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Windows of Opportunity in Counter-Strike

The optimist in us reflects on a disappointing result by turning into stoicism. Coming close to beating a team means you are within inches of improvement from winning the next time around, not that you ruined your one chance. It is a sign of growth as a team, which is expected to only lead to further growth. Few admit that past is not truly an indicator of the future, though without a magic 8-ball it remains all we have to base our predictions on.

To put this into context for Counter-Strike, Luminosity is – and has been, for a couple of months now – on the cusp of greatness. They have lost close series in the grand finals of FACEIT Stage 3 Finals, DreamHack Open Leipzig, as well as IEM Katowice. At the most recent two – both of which took place within the past two or so months – Luminosity has finished a combined 0-5 in the grand finals, losing four of the five maps in grueling fashion in overtime. It is hard to get much closer than that without actually winning.

Even rational fans expect Luminosity to continue down this path, and ultimately snatch a title. Perhaps that will already happen this week at MLG Columbus, where a total of $1 million is up for grabs for the first time in Counter-Strike history. But as many before have found out, and as many others will for decades to come, windows of opportunity can close just as quickly as they appear. Remember, Luminosity’s streak came out of nowhere, directly after a roster change that brought in Lincoln “fnx Lau and Epitacio “TACO” Pessoa, despite lacking practice with the new team. Who is to say one bad showing cannot begin the undoing of it all?

It might sound ridiculous to suggest that – and for the record, I do not expect that to happen – but it has happened many times in the past, and will continue happening. No one thought the previous EnVyUs roster would never win another big international tournament after the previous major, or self-destruct in the manner it has. No one could have predicted the sudden fall of the 87-0 Ninjas in Pyjamas roster, leading to a group stage exit at ESWC 2014. Few thought Dignitas had already peaked with its top-two finish at Game Show Global eSports Cup in early February.

From my experience, never could I have thought the time my team 69N-28E stood on the podium of WSVG Louisville, after dominating SK in the grand final, would have been my last international title with a Finnish team. Similarly, if you would have asked me whether that same run of three international titles would have been followed by four events outside of the top four, I would have never said yes. But the windows of that team with Joona “natu” Leppänen simply closed due to external factors, and it took months to rebuild with Samu “plastE” Aalto, despite him being a clearly better player, vis-à-vis, on an individual level.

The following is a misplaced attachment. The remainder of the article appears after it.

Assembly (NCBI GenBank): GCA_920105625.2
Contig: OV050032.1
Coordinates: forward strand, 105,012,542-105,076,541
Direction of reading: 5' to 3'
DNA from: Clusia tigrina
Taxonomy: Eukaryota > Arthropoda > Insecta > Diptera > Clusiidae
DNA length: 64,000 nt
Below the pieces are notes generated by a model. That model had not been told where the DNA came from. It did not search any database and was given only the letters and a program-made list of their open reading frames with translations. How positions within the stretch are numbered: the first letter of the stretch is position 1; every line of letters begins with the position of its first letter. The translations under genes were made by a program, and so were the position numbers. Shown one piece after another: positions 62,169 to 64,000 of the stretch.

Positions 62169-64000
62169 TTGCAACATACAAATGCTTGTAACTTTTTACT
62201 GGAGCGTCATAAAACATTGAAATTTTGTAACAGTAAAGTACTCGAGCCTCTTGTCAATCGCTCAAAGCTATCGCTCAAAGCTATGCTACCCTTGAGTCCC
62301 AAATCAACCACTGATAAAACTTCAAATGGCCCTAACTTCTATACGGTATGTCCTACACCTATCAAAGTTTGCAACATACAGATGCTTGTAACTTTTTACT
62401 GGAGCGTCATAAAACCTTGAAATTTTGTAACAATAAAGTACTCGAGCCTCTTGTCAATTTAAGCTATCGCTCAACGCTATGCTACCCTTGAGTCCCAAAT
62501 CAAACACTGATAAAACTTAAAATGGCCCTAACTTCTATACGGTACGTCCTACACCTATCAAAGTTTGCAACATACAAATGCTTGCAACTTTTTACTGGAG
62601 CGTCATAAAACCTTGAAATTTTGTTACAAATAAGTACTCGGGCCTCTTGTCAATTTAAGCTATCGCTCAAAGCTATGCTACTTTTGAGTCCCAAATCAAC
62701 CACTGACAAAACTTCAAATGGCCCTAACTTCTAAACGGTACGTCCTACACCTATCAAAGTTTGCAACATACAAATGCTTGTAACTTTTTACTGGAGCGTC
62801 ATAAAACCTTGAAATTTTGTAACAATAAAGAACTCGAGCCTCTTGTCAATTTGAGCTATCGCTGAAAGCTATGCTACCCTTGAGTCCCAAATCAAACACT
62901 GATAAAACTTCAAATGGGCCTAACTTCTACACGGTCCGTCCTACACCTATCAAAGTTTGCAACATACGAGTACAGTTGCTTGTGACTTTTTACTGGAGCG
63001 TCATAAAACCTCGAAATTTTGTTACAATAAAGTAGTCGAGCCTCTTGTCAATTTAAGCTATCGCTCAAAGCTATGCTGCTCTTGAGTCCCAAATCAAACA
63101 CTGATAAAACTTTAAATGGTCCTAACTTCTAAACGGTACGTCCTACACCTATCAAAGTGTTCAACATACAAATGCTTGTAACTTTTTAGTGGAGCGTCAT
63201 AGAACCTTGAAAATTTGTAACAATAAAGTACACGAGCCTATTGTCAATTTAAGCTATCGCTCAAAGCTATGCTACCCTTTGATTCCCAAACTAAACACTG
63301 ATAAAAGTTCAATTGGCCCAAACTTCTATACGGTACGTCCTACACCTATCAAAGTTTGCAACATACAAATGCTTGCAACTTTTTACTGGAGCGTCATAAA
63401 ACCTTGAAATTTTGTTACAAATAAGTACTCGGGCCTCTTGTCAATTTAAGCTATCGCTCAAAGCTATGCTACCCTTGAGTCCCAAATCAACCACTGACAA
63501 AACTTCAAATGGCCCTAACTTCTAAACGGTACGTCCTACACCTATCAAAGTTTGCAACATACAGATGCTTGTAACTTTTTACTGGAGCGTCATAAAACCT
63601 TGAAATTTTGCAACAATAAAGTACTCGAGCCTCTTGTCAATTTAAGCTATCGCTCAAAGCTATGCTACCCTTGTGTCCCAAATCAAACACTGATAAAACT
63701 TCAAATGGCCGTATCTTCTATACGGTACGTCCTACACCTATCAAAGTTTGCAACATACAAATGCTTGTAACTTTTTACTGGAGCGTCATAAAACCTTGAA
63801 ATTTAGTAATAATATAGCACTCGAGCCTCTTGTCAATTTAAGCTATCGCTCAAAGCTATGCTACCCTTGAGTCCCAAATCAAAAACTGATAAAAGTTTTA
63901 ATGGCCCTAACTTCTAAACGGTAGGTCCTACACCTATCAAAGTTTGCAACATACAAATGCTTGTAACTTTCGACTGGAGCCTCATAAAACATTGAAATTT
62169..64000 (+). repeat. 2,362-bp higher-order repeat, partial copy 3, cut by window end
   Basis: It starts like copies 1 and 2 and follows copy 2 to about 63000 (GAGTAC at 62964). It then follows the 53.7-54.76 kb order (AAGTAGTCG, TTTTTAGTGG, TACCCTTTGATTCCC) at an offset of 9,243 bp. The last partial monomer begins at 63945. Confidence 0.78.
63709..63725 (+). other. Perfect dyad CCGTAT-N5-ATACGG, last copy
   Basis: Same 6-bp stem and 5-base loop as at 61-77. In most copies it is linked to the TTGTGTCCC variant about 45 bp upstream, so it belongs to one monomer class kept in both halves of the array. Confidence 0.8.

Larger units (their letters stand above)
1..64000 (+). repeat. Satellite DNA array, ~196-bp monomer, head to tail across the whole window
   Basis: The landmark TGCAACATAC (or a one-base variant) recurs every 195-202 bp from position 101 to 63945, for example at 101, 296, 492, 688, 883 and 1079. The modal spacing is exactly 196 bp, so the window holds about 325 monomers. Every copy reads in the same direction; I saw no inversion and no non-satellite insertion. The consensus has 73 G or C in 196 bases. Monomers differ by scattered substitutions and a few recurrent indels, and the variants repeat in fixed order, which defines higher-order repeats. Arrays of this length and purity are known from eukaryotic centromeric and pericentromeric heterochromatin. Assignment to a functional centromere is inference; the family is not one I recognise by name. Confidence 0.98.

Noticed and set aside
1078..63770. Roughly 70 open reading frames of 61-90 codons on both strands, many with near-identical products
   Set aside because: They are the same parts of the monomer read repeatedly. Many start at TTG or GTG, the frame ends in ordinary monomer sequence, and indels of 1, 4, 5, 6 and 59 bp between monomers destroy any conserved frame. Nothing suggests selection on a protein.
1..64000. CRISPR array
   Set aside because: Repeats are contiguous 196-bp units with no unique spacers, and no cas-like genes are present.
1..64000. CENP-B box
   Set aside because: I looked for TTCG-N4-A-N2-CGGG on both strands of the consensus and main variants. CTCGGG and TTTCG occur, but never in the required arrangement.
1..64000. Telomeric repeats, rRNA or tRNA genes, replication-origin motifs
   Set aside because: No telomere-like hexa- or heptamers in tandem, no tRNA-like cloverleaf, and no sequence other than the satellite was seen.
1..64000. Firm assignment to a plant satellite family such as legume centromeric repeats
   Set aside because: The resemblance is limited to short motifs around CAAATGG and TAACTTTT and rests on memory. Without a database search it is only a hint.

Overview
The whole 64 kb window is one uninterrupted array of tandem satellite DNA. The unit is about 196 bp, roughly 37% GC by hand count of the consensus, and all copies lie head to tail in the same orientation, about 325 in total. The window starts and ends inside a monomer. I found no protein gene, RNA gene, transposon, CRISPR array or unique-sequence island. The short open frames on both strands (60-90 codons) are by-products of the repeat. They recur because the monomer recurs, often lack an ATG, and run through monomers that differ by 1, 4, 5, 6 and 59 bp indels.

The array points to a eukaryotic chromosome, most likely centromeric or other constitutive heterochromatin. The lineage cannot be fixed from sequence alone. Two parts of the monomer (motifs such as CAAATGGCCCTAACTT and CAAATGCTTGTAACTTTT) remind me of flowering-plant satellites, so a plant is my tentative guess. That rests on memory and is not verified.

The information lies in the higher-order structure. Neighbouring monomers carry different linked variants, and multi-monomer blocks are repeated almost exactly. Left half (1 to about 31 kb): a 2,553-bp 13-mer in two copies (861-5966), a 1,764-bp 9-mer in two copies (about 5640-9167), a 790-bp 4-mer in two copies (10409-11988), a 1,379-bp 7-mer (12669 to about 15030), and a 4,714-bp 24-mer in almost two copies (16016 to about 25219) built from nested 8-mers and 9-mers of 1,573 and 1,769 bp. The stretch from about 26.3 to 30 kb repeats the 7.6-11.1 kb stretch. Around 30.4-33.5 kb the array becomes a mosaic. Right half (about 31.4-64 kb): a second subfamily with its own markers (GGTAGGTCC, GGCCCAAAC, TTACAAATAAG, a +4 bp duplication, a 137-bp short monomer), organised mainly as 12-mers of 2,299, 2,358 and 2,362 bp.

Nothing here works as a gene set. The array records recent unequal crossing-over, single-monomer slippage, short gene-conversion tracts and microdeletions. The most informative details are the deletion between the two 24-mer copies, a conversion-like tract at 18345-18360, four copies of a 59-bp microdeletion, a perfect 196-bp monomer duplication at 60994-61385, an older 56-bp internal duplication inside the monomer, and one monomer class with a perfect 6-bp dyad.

Duncan “Thorin” Shields had a really good segment on this subject in the final thirty seconds of his recent Luminosity video. In any competitive setting – be that a sport or a video game – time is fleeting. Players are going to think they will have a chance to win it all for as long as they choose to compete, but it does not work like that. The smallest of things change the courses of entire careers – always have, and always will. But that is not something you can simply budget for or expect. A lot of the time you do not even realize the point it happened, until much later when reflecting on the situation.

The same exists on a micro level, which can be more easily observed. When weaker teams are on the verge of scoring an upset win over the favorites, there are often a couple of key rounds they absolutely need to go their way, to stop the better team from clawing their way back into the game. For example, when a team has multiple match points but is unable to close a map in regulation, the underdogs can rarely overcome the mental reset of an overtime beginning, and end up losing. The window for that upset has closed – and in these instances the teams often know it themselves, even during the matches in question. In fact, part of the reason they do is that teams in those situations often start second-guessing themselves.

The reason so few are able to capitalize on these opportunities is how straining it is mentally. Much like dealing with stress, you cannot practice dealing with pressure without experiencing the real thing. And in those very situations, it is all too easy to bow down instead of rising above it all. What’s more, people are not exactly – for the most part – receptive to being told in those situations that they need to let it go, to focus on the task at hand. Some people are unfazed by pressure – in fact, some seem to thrive under it. But that is rare, and generally players have to pay their dues first. There are few shortcuts in life.

Time is fleeting. Some never get a chance to compete at the majors, let alone compete for the championship. If you are one of the lucky ones that do, I suggest you give it everything you have – every single time – as opposed to letting your foot off the gas pedal, thinking there will always be another chance – because life, simply put, does generally not work that way. The words carpe diem, uttered often in Robin Williams’ movie Dead Poets Society, capture this perfectly – as cliché as it is. Seize the moment, for there may never be another opportunity to do what you set out to.

Photos by Patrick Strack/ESL,


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